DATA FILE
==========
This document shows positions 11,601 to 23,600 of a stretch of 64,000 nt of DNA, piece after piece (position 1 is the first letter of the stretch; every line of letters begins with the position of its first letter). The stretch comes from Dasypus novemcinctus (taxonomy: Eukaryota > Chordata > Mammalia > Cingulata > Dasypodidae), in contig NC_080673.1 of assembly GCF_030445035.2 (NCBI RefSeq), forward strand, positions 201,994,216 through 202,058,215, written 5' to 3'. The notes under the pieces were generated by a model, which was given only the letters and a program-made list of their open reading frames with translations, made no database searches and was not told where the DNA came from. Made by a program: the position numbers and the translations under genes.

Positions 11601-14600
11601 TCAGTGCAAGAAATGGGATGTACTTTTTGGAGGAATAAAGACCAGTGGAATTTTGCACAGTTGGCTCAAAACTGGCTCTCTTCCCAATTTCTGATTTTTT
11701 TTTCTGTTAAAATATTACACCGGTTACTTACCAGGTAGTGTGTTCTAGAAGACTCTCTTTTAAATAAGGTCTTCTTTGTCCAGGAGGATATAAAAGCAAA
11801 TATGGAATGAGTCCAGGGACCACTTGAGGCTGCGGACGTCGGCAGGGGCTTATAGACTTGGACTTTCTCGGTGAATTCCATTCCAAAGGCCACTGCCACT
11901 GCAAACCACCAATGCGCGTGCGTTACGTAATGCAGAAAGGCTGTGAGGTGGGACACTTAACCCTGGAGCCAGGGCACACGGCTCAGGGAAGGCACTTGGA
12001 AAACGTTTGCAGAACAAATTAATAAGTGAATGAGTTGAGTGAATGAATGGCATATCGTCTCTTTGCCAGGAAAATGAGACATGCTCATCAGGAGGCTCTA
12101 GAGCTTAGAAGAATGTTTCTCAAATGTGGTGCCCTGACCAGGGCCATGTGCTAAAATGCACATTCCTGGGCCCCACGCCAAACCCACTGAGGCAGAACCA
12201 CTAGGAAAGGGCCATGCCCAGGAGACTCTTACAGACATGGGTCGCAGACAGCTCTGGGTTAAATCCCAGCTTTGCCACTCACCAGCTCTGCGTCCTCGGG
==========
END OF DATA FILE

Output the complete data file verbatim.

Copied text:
This document shows positions 11,601 to 23,600 of a stretch of 64,000 nt of DNA, piece after piece (position 1 is the first letter of the stretch; every line of letters begins with the position of its first letter). The stretch comes from Dasypus novemcinctus (taxonomy: Eukaryota > Chordata > Mammalia > Cingulata > Dasypodidae), in contig NC_080673.1 of assembly GCF_030445035.2 (NCBI RefSeq), forward strand, positions 201,994,216 through 202,058,215, written 5' to 3'. The notes under the pieces were generated by a model, which was given only the letters and a program-made list of their open reading frames with translations, made no database searches and was not told where the DNA came from. Made by a program: the position numbers and the translations under genes.

Positions 11601-14600
11601 TCAGTGCAAGAAATGGGATGTACTTTTTGGAGGAATAAAGACCAGTGGAATTTTGCACAGTTGGCTCAAAACTGGCTCTCTTCCCAATTTCTGATTTTTT
11701 TTTCTGTTAAAATATTACACCGGTTACTTACCAGGTAGTGTGTTCTAGAAGACTCTCTTTTAAATAAGGTCTTCTTTGTCCAGGAGGATATAAAAGCAAA
11801 TATGGAATGAGTCCAGGGACCACTTGAGGCTGCGGACGTCGGCAGGGGCTTATAGACTTGGACTTTCTCGGTGAATTCCATTCCAAAGGCCACTGCCACT
11901 GCAAACCACCAATGCGCGTGCGTTACGTAATGCAGAAAGGCTGTGAGGTGGGACACTTAACCCTGGAGCCAGGGCACACGGCTCAGGGAAGGCACTTGGA
12001 AAACGTTTGCAGAACAAATTAATAAGTGAATGAGTTGAGTGAATGAATGGCATATCGTCTCTTTGCCAGGAAAATGAGACATGCTCATCAGGAGGCTCTA
12101 GAGCTTAGAAGAATGTTTCTCAAATGTGGTGCCCTGACCAGGGCCATGTGCTAAAATGCACATTCCTGGGCCCCACGCCAAACCCACTGAGGCAGAACCA
12201 CTAGGAAAGGGCCATGCCCAGGAGACTCTTACAGACATGGGTCGCAGACAGCTCTGGGTTAAATCCCAGCTTTGCCACTCACCAGCTCTGCGTCCTCGGG